A proposed redevelopment of the historic Waverley Hotel at 484 Spadina Avenue, just north of College, is facing a series of hurdles as the application proceeds through the planning process. Wynn Group’s proposal features a Kirkor-designed 22-storey tower consisting of 202 residential rental units aimed at university students, rising from a 2-storey retail/commercial podium, but the Planning Department's Preliminary Report on the proposal states that the application is not supportable in its current form.
Current by-laws covering the area restrict buildings to a maximum height of 16 metres with a maximum density of 3.0 times the lot area. At 74 metres tall, and with an overall density of over 10 times the lot area, the proposal will require a by-law amendment to exceed the current height and density restrictions.
Current zoning in Toronto is considered out-of-date since the introduction of Ontario's Places To Grow Act in 2005 which mandates that cities intensify, so existing by-laws are often amended to allow for larger buildings. The 484 Spadina proposal however has a bit less wiggle room than has been seen over the last few years thanks to the City's recently revised Tall Buildings Design Guidelines. Adopted by Toronto City Council in 2012, and updated in May of 2013, the Guidelines provide planning staff with a framework in which to evaluate all new and existing proposals.
While the Guidelines contain very clear recommendations regarding certain major thoroughfares, both Spadina Avenue and College Street have also been deemed ‘Special Study Streets’. Due to the significant heritage value and built form of these streets, neither has been assigned standardized heights or building typologies, and further study has been deemed necessary by the City.
In regard to the aforementioned guidelines and special study streets, city planners have expressed concerns regarding the proposed scale and massing of the development, as well as the overall height, built form, building footprint, setbacks from lot lines, and most importantly, the proposal’s compatibility and relationship within the surrounding context of an already established neighbourhood. The heritage value of the existing building onsite is also a concern with this proposal, as the 113-year-old hotel has yet to be assessed for inclusion on the City’s inventory of heritage properties. An earlier UrbanToronto story on the project looked more closely at the site's history.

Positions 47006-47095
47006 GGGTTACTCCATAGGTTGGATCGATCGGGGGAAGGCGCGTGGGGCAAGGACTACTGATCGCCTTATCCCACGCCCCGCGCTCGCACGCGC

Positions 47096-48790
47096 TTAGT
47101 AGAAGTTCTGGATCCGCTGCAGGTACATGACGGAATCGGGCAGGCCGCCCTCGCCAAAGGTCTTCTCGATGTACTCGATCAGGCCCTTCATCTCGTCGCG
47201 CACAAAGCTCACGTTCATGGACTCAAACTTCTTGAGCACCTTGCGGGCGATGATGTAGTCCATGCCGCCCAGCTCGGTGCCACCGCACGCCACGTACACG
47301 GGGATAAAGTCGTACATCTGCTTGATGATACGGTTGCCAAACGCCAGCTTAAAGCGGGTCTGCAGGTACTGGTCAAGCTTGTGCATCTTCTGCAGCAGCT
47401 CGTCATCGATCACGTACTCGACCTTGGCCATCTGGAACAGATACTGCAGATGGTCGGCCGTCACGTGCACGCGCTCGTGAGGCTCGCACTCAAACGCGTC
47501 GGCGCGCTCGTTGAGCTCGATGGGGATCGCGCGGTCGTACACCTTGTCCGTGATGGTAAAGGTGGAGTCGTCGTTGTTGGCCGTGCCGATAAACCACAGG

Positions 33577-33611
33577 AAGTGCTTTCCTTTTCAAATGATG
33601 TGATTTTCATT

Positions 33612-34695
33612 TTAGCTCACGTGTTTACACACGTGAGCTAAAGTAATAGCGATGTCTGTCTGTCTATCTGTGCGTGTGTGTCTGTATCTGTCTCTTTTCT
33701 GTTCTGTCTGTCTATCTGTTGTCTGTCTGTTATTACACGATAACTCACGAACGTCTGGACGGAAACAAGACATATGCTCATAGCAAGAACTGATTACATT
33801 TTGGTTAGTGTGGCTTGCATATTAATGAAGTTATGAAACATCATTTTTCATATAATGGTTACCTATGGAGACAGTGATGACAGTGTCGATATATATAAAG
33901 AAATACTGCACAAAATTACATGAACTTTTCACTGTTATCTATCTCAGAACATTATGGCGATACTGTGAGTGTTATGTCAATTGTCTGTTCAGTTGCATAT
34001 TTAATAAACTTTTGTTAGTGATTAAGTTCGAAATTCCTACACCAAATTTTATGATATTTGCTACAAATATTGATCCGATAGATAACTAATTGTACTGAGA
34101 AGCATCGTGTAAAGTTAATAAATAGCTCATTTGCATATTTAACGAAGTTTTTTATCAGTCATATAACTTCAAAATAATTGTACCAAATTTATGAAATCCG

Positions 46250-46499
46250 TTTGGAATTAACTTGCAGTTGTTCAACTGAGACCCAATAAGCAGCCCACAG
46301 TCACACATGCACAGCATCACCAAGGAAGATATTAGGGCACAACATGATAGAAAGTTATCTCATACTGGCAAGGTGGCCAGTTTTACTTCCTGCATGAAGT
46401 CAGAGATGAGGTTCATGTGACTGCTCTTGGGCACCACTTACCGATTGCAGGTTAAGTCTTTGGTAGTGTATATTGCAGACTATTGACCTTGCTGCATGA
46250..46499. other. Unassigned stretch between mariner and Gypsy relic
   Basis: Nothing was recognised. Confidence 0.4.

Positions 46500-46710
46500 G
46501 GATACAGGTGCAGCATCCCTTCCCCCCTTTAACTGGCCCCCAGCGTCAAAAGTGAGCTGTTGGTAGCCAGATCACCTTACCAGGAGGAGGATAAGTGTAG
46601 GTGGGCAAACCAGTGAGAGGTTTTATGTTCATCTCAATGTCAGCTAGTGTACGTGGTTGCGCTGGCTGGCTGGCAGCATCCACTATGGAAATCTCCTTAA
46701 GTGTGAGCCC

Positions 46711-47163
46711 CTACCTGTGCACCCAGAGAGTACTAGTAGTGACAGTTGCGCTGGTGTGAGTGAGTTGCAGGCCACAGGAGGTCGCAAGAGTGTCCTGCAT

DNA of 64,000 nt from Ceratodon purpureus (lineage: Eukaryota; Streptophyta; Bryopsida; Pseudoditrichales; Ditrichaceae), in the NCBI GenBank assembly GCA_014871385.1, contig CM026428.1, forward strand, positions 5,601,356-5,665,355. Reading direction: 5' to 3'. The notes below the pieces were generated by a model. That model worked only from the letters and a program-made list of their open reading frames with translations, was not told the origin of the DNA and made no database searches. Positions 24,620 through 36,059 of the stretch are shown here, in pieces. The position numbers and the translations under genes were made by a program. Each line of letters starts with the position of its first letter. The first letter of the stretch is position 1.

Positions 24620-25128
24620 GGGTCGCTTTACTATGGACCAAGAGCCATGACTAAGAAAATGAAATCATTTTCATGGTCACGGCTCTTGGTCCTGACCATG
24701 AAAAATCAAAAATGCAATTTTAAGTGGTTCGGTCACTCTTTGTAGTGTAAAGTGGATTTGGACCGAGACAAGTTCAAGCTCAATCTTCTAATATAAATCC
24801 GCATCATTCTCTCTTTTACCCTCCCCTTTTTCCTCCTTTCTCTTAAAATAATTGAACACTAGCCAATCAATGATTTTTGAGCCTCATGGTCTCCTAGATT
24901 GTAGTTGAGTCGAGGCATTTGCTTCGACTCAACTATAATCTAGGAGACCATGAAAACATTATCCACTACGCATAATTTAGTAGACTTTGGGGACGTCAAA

Planning staff have identified other issues for assessment, such as the amount of proposed amenity space, affordable rental housing, parkland and public art or Section 37 contributions. These are issues that are assessed in all new development proposals. A community consultation is being planned for late fall, with a Final Report and public meeting set to follow after the completion of the City-led College Street Study.
What are your thoughts on the proposal? Leave a comment in the space provided on this page, or join in the conversation in our Projects and Construction thread on the project, linked below in association with out dataBase entry for the project.
|Related Companies:||EQ Building Performance Inc., figure3 Interior Design, Fitzrovia Real Estate Inc., GBCA Architects, Kirkor Architects Planners, NAK Design Strategies|